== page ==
Tom sat alone in the dayroom after the New Year’s chapel service. This was the first time in years that he could remember bringing in the New Year clean from drugs and sober from alcohol. Since the age of 16 (he was now 35), he had celebrated holidays either strung out or inebriated. This had been his way of having fun — and his friends were of the same mindset. He had turned to them in some measure because of the lack of a relationship with his father, to whom he had last spoken when he was 13.
His mother had done her best to raise five children with a meager income earned from busing tables at a local restaurant. Unfortunately, this meant that Tom and his siblings were left unsupervised most evenings. Homework was a very low priority, and as a result his grades began to fall while he was in sixth grade.
By the age of 15 he had dropped out school, which added to his already low self-esteem. He began experimenting with marijuana, which led to stronger drugs. Adding alcohol to the mix, Tom managed to spend most of his time in a somewhat mindless state. He found work hard to come by. When he would get a job, he would keep it long enough to pay for his habit until he got fired for not showing up. He eventually sought help from a local agency, but soon was back to his old ways.
The unexpected death of his mother was a final wake-up call. Tom had heard about the local rescue mission, but had been reluctant to go there because of its religious reputation and his pride. Nonetheless, he humbled himself and applied for the recovery program from which he would benefit. He listened to the teaching of his life coaches and set and followed through on personal improvement goals. He learned how to have fun in positive ways and connected with caring people in a local church. As a result of literacy assistance, Tom earned his GED and got a job. He had saved enough money, so that on this New Year’s Eve, he was prepared to move into his own place.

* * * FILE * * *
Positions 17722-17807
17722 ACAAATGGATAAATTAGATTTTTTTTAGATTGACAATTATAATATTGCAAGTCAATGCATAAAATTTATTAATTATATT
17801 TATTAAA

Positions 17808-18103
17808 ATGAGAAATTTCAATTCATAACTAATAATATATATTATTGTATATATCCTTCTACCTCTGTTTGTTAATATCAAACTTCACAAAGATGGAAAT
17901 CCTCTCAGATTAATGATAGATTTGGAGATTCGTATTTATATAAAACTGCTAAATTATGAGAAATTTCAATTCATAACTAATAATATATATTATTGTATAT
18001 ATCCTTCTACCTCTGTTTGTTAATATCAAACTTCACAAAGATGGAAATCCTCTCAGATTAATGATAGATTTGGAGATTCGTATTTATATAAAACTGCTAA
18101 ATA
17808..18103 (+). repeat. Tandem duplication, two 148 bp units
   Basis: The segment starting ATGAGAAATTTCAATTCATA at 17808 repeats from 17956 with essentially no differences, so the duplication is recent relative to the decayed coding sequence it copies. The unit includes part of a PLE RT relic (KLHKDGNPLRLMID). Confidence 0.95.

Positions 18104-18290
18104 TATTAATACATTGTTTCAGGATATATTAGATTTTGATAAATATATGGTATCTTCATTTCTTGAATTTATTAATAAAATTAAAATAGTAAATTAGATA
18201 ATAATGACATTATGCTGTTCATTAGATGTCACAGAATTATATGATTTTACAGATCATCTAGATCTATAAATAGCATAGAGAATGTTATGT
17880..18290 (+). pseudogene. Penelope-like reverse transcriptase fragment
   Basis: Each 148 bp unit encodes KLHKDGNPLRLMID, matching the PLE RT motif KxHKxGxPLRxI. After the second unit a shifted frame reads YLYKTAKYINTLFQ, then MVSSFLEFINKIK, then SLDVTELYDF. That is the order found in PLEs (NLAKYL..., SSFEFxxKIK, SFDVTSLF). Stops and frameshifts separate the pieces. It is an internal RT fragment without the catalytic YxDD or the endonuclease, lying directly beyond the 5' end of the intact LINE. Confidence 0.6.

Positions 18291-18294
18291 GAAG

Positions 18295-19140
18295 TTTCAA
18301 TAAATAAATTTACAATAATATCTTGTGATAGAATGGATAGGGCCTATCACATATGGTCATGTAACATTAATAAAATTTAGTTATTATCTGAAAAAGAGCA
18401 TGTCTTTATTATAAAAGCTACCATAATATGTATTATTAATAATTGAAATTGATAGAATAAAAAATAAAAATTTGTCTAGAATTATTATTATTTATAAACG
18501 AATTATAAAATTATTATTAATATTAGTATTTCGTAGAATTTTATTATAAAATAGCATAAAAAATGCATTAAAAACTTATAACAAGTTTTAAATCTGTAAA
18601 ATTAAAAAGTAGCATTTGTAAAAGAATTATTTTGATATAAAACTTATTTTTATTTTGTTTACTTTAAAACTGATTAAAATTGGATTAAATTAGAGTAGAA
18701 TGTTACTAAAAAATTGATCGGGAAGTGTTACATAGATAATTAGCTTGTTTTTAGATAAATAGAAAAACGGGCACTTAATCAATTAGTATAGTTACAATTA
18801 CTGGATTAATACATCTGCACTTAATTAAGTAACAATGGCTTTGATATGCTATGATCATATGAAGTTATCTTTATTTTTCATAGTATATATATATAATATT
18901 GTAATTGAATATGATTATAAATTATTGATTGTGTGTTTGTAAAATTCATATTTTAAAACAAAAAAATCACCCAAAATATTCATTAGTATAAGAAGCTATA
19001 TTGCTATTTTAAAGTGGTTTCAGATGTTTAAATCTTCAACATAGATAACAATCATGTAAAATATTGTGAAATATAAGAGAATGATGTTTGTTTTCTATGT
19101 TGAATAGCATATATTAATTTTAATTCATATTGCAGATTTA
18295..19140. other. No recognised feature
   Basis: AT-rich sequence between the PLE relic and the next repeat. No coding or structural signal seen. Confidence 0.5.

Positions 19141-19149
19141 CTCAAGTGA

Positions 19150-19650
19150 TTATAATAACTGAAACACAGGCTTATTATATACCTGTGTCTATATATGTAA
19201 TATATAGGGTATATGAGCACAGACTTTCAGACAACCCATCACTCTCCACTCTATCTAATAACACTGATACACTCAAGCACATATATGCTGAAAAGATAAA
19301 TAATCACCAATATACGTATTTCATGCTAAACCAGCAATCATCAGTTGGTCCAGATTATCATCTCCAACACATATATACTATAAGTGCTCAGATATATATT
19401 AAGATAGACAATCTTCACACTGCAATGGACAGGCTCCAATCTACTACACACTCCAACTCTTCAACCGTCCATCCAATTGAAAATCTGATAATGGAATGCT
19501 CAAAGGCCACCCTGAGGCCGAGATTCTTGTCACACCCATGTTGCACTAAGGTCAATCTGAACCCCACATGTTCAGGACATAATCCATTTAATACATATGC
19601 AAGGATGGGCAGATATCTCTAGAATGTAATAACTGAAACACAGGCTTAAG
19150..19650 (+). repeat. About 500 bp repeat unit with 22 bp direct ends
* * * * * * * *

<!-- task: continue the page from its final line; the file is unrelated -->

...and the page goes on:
Most importantly over the course of the past 18 months, Tom had gained something that would be of greater value to him than any job or house he would ever acquire — hope. Because of his new connection with Jesus Christ, he not only had a bright outlook on his earthly life, but for eternity as well.
Though the man’s name has been changed, this is a picture of what makes the ministry of Oliver Gospel Mission unique. We help people to focus on responsibilities instead of rights, we equip for responsible living instead of enabling people to continue their dysfunctional lifestyle, and we major on long-term transformation instead of short-term fixes. For more information, contact us at Olivergospelmission.org.
Oliver Gospel Mission